At the TechNode/TechCrunch Shanghai event two weeks ago, Bowie Gai, the founder of World Startup Report, asked panelists if they felt a bias against China-based companies in a discussion about how Chinese startups can build their brand in international markets.

David Chen, founder of Web site builder Strikingly, the first Chinese company in Y Combinator, said that though his company doesn’t emphasis that it is headquartered in Shanghai, the fact sometimes comes in handy. “It’s a weapon that you can use at certain stages, but you can’t use it to associate with innovation unfortunately,” said Chen.

But Chinese tech companies are already making an impact on tech innovation — and not just by providing cheap outsourced labor. For example, Tencent’s monetization model influenced Zynga in addition to Snapchat. (Zynga partnered with Tencent in 2011 when it launched a localized Chinese version of Cityville.)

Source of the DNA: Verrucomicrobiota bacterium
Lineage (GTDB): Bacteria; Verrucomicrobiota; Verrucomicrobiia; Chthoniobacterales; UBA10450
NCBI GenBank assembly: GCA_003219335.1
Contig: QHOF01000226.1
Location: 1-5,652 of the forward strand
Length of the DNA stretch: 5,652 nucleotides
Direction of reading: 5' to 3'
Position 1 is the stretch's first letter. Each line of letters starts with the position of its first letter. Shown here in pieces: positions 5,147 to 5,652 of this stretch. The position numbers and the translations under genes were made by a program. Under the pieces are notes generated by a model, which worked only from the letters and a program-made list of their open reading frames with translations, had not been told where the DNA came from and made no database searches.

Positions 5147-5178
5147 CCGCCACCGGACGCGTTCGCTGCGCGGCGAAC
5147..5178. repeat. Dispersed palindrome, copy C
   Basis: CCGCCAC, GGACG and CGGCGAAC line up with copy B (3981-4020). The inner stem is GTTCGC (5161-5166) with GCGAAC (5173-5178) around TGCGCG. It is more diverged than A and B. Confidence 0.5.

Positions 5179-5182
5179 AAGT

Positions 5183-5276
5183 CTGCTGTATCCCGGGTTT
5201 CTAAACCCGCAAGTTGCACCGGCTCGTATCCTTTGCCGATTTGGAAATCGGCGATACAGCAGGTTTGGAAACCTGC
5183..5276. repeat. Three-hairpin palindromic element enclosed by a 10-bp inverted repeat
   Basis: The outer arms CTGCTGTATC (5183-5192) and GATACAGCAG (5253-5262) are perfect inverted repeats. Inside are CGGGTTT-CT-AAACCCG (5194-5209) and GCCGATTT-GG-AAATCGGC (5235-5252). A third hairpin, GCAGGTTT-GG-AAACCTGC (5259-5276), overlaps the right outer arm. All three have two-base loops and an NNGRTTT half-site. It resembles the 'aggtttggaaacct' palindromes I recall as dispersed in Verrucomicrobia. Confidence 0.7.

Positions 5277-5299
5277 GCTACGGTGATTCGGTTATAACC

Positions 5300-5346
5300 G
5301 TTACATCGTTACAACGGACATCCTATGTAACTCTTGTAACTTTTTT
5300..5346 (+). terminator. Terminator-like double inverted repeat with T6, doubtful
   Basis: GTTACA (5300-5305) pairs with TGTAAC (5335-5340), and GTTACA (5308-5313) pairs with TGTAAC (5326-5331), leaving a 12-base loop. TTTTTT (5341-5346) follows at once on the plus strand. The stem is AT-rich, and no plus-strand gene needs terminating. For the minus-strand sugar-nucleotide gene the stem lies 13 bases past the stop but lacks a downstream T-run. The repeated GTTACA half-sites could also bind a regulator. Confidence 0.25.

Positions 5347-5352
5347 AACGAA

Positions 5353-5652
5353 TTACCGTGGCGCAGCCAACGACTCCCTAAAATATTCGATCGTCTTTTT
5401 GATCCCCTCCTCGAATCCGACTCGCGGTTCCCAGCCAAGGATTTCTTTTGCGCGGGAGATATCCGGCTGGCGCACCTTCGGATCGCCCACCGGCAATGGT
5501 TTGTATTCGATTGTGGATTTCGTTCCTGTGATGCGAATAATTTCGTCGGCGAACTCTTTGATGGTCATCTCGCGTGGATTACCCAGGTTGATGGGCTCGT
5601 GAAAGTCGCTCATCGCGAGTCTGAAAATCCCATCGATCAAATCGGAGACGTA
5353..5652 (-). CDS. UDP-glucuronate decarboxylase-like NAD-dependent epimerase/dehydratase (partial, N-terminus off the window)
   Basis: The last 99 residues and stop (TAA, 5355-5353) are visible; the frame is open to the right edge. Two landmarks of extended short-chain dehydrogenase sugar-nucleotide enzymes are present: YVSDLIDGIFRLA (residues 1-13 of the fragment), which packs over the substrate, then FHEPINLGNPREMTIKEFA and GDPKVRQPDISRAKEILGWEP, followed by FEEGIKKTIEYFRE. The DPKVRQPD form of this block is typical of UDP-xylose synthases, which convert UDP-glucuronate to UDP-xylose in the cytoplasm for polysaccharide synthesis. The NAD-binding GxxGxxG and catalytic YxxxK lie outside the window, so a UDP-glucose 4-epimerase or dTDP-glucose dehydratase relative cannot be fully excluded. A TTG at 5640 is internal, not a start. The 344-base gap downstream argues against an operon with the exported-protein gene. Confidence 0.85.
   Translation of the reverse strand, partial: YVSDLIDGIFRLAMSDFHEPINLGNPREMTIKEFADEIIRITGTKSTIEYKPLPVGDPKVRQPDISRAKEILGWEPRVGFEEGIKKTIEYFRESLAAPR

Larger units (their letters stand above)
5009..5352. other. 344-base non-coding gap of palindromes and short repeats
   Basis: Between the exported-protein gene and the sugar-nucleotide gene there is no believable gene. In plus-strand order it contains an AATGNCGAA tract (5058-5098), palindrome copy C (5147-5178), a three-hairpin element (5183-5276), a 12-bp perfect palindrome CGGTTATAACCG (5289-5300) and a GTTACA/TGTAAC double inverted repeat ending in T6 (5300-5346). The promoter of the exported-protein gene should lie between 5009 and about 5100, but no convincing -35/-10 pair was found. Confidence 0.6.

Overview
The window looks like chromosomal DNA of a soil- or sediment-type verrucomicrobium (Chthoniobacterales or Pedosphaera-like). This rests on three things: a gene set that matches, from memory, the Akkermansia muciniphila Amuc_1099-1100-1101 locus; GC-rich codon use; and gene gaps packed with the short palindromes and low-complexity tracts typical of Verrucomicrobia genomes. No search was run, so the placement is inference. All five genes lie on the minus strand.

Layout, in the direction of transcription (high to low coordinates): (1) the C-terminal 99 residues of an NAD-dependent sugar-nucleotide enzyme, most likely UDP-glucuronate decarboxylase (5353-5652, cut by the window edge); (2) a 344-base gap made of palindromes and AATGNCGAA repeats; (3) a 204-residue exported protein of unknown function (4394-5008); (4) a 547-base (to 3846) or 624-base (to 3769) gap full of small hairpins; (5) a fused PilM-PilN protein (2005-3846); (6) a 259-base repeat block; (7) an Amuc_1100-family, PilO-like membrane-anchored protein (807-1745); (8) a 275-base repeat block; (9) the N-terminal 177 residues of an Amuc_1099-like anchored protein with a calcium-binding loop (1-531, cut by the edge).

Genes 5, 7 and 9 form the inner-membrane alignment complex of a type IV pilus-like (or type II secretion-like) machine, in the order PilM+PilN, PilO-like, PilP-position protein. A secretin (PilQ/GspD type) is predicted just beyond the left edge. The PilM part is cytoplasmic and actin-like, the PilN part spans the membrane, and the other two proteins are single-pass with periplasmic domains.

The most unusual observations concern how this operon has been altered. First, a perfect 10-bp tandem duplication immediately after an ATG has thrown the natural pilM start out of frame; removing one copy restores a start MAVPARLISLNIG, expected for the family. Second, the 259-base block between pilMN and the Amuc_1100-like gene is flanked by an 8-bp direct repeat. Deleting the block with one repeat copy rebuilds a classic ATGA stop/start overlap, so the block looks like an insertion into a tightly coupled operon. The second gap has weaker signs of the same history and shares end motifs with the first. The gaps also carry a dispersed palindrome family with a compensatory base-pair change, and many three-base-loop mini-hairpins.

During the TechNode/TechCrunch Shanghai event, Glow co-founder and CEO Mike Huang said that all of the fertility app’s product development and speccing is done in Shanghai. Huang, who said Glow sees itself as a data science company, added that the startup doesn’t treat China as an “outsourcing firm.”

“Chinese product engineers are very impressive. What they need is more exposure to innovative thinking,” Huang said. “But it will grow very, very fast.”

Edith Yeung, the head of strategy for Sequoia-backed browser maker Dolphin, told the audience that Chinese startups wishing to combat negative perceptions should focus on the benefits of their product.

“Don’t say that you are building the Dropbox of this or that,” said Yeung. “What people care about is what problem you are solving, why you care about it so much and why are you in the U.S. or China market.”